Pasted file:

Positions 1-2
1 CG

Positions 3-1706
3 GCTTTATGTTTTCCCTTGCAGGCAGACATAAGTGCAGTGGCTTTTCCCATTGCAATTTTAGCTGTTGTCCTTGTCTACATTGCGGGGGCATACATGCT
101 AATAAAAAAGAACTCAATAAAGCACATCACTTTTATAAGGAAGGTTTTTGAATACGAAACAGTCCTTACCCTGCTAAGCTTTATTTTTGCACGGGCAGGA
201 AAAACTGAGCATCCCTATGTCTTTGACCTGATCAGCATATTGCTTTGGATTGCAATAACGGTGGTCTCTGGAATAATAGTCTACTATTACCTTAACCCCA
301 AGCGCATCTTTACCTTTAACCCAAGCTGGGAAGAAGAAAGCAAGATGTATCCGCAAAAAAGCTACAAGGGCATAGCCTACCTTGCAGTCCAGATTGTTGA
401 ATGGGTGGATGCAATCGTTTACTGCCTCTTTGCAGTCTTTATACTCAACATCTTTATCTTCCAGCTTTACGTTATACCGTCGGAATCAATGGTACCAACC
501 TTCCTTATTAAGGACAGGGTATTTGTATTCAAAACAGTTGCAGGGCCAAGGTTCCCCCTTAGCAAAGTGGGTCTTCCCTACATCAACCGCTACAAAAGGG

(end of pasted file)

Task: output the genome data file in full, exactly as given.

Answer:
Positions 1-2
1 CG

Positions 3-1706
3 GCTTTATGTTTTCCCTTGCAGGCAGACATAAGTGCAGTGGCTTTTCCCATTGCAATTTTAGCTGTTGTCCTTGTCTACATTGCGGGGGCATACATGCT
101 AATAAAAAAGAACTCAATAAAGCACATCACTTTTATAAGGAAGGTTTTTGAATACGAAACAGTCCTTACCCTGCTAAGCTTTATTTTTGCACGGGCAGGA
201 AAAACTGAGCATCCCTATGTCTTTGACCTGATCAGCATATTGCTTTGGATTGCAATAACGGTGGTCTCTGGAATAATAGTCTACTATTACCTTAACCCCA
301 AGCGCATCTTTACCTTTAACCCAAGCTGGGAAGAAGAAAGCAAGATGTATCCGCAAAAAAGCTACAAGGGCATAGCCTACCTTGCAGTCCAGATTGTTGA
401 ATGGGTGGATGCAATCGTTTACTGCCTCTTTGCAGTCTTTATACTCAACATCTTTATCTTCCAGCTTTACGTTATACCGTCGGAATCAATGGTACCAACC
501 TTCCTTATTAAGGACAGGGTATTTGTATTCAAAACAGTTGCAGGGCCAAGGTTCCCCCTTAGCAAAGTGGGTCTTCCCTACATCAACCGCTACAAAAGGG